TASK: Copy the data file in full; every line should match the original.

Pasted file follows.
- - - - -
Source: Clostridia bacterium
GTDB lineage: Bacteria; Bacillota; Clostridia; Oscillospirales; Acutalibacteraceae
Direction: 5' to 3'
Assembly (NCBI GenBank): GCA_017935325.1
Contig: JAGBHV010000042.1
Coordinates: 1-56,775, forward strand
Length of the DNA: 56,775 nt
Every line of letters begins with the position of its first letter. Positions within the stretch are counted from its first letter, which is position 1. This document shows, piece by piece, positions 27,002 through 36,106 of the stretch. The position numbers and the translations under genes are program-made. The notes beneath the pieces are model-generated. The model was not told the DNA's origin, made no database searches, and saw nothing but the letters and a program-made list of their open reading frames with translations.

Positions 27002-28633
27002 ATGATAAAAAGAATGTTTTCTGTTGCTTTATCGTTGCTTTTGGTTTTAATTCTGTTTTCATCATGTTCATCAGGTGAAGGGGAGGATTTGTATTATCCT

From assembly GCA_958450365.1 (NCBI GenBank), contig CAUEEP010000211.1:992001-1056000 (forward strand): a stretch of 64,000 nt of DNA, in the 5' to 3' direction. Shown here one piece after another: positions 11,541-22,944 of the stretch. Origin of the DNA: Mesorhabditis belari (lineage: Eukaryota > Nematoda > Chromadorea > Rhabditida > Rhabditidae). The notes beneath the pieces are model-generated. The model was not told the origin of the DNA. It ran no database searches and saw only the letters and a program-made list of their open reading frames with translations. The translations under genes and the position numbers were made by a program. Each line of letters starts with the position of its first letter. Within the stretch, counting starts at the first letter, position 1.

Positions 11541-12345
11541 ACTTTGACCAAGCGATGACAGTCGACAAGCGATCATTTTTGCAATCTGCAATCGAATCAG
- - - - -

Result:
Source: Clostridia bacterium
GTDB lineage: Bacteria; Bacillota; Clostridia; Oscillospirales; Acutalibacteraceae
Direction: 5' to 3'
Assembly (NCBI GenBank): GCA_017935325.1
Contig: JAGBHV010000042.1
Coordinates: 1-56,775, forward strand
Length of the DNA: 56,775 nt
Every line of letters begins with the position of its first letter. Positions within the stretch are counted from its first letter, which is position 1. This document shows, piece by piece, positions 27,002 through 36,106 of the stretch. The position numbers and the translations under genes are program-made. The notes beneath the pieces are model-generated. The model was not told the DNA's origin, made no database searches, and saw nothing but the letters and a program-made list of their open reading frames with translations.

Positions 27002-28633
27002 ATGATAAAAAGAATGTTTTCTGTTGCTTTATCGTTGCTTTTGGTTTTAATTCTGTTTTCATCATGTTCATCAGGTGAAGGGGAGGATTTGTATTATCCT

From assembly GCA_958450365.1 (NCBI GenBank), contig CAUEEP010000211.1:992001-1056000 (forward strand): a stretch of 64,000 nt of DNA, in the 5' to 3' direction. Shown here one piece after another: positions 11,541-22,944 of the stretch. Origin of the DNA: Mesorhabditis belari (lineage: Eukaryota > Nematoda > Chromadorea > Rhabditida > Rhabditidae). The notes beneath the pieces are model-generated. The model was not told the origin of the DNA. It ran no database searches and saw only the letters and a program-made list of their open reading frames with translations. The translations under genes and the position numbers were made by a program. Each line of letters starts with the position of its first letter. Within the stretch, counting starts at the first letter, position 1.

Positions 11541-12345
11541 ACTTTGACCAAGCGATGACAGTCGACAAGCGATCATTTTTGCAATCTGCAATCGAATCAG